Protestant Theology and Islam – A Reflection


By Keri Ladner

Below is a reflection by Keri Ladner, a PhD student studying with the Christian-Muslim Studies Network at the University of Edinburgh. Please click here for details about the speakers and schedule of the 5 April symposium.

Approaching the topic of Christian-Muslim relations is challenging because you are immediately confronted with issues regarding privilege, identity politics, and even who has the right to speak for Christianity and/or Islam. Overcoming these initial, oftentimes divisive, issues is necessary in order to move towards meaningful dialogue. Often, however, these issues are either ignored, treated with a form of pluralism that attempts to deny difference, or presented in such a way that they seem intractable. Either the problems do not exist, or we cannot solve them because they are simply too big.

In order to meet today’s global challenges, which are growing increasingly urgent, we have to change the conversation so that we can address them in such a way that Christians and Muslims can work together towards solutions.

The 5 April conference on Protestant Theology and Islam made significant strides towards reframing the conversation by presenting unique approaches to problems of dialogue, approaches which empower discourse that endeavors towards solutions. Speakers worked from a Protestant background in engaging with a Muslim context, a significant milestone since much of the Christian work in Christian-Muslim relations is done from a Catholic perspective. A number of participants from a Muslim background added a necessary perspective as well, to ensure a balanced and more nuanced discussion.

We participated in conversations about how a theology of scripture in interfaith dialogue can be used to promote understanding. In this model, neither Protestants nor Muslims need to change their theology, but rather they recognize this space as a catalyst for productive dialogue. We discussed some of the challenges regarding conversion across religious lines. Also discussed was how both Protestant Christianity and Islam recognize the sovereignty and infinity of God, but in different ways.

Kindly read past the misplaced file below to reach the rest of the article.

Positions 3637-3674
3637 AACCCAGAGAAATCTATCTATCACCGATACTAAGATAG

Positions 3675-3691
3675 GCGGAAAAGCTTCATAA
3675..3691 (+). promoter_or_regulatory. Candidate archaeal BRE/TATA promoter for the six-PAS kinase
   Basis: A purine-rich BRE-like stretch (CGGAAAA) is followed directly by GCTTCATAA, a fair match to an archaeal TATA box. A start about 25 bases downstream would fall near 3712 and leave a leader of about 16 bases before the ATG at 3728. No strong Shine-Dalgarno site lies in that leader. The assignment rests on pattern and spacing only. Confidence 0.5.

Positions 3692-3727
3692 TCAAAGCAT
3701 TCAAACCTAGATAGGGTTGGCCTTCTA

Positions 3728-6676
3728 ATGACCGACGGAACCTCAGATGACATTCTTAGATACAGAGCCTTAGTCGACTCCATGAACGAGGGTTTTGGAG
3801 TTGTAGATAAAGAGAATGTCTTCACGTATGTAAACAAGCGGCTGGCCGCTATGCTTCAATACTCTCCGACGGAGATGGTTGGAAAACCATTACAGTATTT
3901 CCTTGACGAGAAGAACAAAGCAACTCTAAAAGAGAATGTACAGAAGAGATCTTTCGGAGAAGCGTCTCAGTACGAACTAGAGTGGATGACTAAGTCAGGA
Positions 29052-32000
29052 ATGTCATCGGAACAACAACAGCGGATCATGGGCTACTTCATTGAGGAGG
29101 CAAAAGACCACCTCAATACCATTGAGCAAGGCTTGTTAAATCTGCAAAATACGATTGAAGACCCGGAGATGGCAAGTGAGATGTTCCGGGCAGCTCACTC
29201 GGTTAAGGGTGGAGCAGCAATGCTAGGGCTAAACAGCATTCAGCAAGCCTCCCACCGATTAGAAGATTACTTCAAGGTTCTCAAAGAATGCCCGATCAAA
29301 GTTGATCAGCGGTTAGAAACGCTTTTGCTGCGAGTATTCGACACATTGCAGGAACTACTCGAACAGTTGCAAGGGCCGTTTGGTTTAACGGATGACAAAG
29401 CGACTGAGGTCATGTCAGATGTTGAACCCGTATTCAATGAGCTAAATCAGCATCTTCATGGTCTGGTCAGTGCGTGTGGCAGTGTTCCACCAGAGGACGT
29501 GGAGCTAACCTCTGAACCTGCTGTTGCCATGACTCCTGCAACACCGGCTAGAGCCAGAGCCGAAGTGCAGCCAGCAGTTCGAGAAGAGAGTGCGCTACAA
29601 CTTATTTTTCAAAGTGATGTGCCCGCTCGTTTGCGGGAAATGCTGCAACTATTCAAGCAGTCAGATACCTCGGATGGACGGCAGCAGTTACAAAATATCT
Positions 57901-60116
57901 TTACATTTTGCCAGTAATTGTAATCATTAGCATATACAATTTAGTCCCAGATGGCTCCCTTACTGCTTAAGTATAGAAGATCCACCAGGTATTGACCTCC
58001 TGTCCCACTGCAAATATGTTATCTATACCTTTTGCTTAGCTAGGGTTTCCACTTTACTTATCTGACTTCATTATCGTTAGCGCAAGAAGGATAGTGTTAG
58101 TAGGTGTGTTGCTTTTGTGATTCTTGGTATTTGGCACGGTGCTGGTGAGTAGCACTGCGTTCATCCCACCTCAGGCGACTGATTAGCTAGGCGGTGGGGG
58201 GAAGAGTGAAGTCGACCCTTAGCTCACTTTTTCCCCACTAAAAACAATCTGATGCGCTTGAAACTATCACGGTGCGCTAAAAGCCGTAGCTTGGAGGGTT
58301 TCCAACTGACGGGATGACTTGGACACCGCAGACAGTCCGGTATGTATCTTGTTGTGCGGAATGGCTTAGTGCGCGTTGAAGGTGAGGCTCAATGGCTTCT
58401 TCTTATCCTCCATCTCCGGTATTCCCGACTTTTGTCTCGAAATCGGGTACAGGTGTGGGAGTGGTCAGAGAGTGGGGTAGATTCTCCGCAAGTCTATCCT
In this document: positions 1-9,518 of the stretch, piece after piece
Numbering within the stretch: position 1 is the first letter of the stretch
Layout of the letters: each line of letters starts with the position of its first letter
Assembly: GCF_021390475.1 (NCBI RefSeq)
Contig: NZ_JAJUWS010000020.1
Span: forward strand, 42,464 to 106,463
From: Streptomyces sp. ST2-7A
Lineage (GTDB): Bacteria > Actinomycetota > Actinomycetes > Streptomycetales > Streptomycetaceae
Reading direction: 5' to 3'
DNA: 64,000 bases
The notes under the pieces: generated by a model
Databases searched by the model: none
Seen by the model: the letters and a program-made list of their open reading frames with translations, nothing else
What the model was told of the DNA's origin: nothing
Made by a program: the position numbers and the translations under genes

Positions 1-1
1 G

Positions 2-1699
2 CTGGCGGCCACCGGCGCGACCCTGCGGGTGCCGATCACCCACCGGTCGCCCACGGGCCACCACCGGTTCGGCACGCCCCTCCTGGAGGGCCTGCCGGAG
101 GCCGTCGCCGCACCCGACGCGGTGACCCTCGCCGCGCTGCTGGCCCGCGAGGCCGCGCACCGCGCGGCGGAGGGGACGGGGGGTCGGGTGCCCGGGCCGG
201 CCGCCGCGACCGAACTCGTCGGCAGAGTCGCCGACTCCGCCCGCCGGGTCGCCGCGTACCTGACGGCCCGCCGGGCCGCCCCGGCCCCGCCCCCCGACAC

We also heard how Christians in the Middle East approach the topic of Christology from within a majority-Muslim country. Christology in particular can be messy, especially with the growing awareness of a distinctly Muslim Christology, but dynamically accepting our differences is a necessary aspect of addressing today’s challenges. I particularly appreciated how the history of colonialism was not ignored or glossed over but rather recognized in such a way that we can begin responding to it.

We have to keep in mind that dialogue is not the goal but rather an indispensable tool; the goal is creating both understanding and positive relationships that harness our strengths to solve twenty-first-century problems, rather than destructive relationships that seek to impose triumphalism and homogeneity. After all, theology does not exist for its own sake but rather for the sake of humanity finding ways to apprehend the supernatural.

As a Protestant Christian (I speak for myself as a Protestant, rather than for all Protestants), I believe that an essential component of apprehending God is finding the Imago Dei revealed in people from different backgrounds and of different faiths. Understanding our differences, and refusing to minimize or reduce them, helps generate positive interfaith relationships and collaboration for solving today’s problems.

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